Featured Artist – Alice Hernandez-Gaona

Her work transports you to another place and time. A time when Caravaggio, Rembrandt and Vermeer were making their mark on the art world. A time when their dramatic use of shadow and light coined the term “chiaroscuro” – and, cemented their reputations as Italian and Dutch Masters. A time when oil painting techniques pioneered a look of extraordinary realism.

Art-A-Fair’s Alice Hernandez-Gaona employs the same degree of skill and care as the old masters in the way she applies their techniques – in essence, making her a “Modern-day Master” in her own right. Her use of strong directional light, and juxtaposition of light details against dark backgrounds, gives her work a living, three-dimensional presence.

Alice maintains two separate studios: a converted workspace in the Long Beach home she shares with husband Phil – and, the Laguna Beach art gallery Alice co-owns with friend and fellow artist Gigi Rice. Alice paints from life, assembling still-life compositions of old-world objects and antiques. She typically selects a featured object (such as a pitcher, vase or teapot) to serve as a focal point, along with carefully chosen textiles, flowers, and antique props that imbue her compositions with old-world character.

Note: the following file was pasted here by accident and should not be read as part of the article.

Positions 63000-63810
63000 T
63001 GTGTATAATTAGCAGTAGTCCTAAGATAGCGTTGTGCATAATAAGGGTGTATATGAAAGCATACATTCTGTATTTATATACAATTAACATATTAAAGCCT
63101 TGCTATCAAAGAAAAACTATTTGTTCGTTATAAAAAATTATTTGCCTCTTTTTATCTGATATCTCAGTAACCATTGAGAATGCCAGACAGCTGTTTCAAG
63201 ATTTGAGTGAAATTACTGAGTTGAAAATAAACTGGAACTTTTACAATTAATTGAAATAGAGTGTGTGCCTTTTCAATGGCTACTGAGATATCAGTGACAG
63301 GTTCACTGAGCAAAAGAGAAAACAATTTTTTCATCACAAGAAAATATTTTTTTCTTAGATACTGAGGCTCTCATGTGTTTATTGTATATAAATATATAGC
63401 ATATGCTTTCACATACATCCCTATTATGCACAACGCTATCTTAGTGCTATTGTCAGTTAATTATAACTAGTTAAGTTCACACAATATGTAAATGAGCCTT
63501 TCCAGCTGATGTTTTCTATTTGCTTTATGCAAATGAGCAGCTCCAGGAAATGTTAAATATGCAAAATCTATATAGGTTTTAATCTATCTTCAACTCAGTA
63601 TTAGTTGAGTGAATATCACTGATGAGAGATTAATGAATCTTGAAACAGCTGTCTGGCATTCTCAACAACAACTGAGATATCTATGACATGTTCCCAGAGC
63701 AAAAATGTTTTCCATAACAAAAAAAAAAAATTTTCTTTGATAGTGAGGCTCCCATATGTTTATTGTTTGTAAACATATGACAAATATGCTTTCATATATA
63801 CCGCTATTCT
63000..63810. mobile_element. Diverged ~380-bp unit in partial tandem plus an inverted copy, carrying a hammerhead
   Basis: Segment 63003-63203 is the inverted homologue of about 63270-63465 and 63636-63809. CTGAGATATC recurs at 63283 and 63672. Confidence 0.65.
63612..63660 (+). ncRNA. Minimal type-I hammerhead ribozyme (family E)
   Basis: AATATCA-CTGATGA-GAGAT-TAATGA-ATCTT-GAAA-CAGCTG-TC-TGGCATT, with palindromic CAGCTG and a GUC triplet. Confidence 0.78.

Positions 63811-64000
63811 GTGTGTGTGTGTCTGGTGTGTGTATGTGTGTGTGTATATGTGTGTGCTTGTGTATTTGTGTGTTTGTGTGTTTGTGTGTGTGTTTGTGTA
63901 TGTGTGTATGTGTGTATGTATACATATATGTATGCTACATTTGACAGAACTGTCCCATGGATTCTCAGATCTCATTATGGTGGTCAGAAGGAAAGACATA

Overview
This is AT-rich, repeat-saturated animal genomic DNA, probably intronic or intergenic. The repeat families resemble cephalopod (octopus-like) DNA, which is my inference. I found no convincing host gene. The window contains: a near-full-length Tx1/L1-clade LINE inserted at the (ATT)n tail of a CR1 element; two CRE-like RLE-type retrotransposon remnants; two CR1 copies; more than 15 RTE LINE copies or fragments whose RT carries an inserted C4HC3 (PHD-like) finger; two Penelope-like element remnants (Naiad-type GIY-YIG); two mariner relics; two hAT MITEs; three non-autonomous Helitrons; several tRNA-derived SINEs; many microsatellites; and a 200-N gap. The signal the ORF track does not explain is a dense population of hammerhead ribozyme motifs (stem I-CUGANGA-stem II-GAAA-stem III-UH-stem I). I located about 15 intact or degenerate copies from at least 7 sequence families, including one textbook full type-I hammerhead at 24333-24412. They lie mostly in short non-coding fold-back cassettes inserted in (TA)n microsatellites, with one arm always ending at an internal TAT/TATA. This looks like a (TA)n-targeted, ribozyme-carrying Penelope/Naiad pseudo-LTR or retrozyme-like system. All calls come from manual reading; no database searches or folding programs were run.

The artist uses paint brush and palette knife on canvas or half-inch board. Alice, a true Renaissance woman, occasionally makes her own canvases. Her first application of pigment tones the painting surface, giving Alice a sense of where to place each object within the painting. Instead of outlining and filling in subject areas, Alice prefers to apply pigments to the surface and “carve into the paint” to define each portion of the composition. A completed work may require the application of three or four layers; the process can take two or three weeks to complete. Larger and more complex works can take considerably longer.

And, the results?
Masterful.

Alice will be returning for her seventh Art-A-Fair season this summer. She is typically on the grounds on weekends, sometimes painting in her booth.

 

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